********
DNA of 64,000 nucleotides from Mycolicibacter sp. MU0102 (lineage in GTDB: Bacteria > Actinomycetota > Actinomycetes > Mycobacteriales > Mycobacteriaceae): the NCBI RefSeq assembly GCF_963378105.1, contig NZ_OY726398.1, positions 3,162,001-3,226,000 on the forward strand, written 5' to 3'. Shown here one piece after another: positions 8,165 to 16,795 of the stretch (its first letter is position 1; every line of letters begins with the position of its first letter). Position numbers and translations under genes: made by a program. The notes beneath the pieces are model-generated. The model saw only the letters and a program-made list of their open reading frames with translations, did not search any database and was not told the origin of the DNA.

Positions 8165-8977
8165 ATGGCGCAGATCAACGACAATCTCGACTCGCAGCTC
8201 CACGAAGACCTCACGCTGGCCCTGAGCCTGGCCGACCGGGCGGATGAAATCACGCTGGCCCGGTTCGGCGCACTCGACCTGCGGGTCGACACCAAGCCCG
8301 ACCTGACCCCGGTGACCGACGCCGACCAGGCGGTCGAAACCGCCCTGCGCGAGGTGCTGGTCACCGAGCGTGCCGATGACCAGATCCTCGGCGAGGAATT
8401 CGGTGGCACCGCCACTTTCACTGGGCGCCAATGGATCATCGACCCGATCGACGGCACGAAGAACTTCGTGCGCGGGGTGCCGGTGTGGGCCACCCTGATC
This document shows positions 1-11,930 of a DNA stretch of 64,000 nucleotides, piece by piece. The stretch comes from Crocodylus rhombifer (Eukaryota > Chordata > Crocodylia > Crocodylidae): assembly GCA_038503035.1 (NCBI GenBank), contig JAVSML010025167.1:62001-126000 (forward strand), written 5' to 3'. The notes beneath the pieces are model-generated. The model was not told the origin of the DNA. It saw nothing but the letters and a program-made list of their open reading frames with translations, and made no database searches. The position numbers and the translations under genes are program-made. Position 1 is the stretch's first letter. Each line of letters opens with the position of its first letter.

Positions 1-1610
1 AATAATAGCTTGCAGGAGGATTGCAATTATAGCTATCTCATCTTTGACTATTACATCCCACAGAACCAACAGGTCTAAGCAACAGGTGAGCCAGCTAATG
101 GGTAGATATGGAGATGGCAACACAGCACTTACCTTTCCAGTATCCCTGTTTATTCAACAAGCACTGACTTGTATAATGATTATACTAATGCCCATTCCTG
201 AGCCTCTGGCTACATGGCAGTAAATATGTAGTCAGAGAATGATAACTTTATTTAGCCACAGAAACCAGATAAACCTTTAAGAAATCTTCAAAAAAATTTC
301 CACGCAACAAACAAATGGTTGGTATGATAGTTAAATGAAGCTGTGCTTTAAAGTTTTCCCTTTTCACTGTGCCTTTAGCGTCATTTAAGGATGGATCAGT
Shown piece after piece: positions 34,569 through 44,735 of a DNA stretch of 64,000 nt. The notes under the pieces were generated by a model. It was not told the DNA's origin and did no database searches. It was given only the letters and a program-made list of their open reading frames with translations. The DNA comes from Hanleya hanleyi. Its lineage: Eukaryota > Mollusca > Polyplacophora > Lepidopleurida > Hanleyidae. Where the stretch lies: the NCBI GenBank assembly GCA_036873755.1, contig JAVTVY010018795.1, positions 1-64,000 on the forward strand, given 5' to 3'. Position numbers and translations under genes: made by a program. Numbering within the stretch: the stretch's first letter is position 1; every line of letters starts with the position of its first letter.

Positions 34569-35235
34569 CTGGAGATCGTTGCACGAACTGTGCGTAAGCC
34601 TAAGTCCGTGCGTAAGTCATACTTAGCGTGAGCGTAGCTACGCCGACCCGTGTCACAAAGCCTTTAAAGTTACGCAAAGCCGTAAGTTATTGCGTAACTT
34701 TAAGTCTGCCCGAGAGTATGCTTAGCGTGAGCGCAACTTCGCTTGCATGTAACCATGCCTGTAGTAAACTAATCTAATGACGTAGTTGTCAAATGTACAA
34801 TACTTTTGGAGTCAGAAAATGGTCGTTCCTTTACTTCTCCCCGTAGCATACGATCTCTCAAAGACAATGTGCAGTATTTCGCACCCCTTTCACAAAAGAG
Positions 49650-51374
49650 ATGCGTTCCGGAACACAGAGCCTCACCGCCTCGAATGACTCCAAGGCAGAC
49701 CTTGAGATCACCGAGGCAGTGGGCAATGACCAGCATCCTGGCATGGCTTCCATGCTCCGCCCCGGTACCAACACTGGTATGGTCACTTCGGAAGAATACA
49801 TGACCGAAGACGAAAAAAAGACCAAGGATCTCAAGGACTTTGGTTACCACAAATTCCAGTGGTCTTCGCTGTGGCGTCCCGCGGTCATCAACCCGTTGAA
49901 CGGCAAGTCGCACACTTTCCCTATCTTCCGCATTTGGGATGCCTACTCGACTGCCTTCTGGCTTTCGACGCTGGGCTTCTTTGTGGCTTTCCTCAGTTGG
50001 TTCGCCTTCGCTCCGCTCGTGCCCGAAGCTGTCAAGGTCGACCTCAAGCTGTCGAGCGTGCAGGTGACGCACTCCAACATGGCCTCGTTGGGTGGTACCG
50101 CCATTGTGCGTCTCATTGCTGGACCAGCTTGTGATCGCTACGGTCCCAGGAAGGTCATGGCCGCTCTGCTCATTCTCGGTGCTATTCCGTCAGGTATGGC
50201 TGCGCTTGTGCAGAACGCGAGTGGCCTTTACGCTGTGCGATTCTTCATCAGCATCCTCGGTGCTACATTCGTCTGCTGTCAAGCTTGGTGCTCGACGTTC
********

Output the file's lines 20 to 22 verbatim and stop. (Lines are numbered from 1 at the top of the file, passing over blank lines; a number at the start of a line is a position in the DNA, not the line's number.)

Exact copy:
49650 ATGCGTTCCGGAACACAGAGCCTCACCGCCTCGAATGACTCCAAGGCAGAC
49701 CTTGAGATCACCGAGGCAGTGGGCAATGACCAGCATCCTGGCATGGCTTCCATGCTCCGCCCCGGTACCAACACTGGTATGGTCACTTCGGAAGAATACA
49801 TGACCGAAGACGAAAAAAAGACCAAGGATCTCAAGGACTTTGGTTACCACAAATTCCAGTGGTCTTCGCTGTGGCGTCCCGCGGTCATCAACCCGTTGAA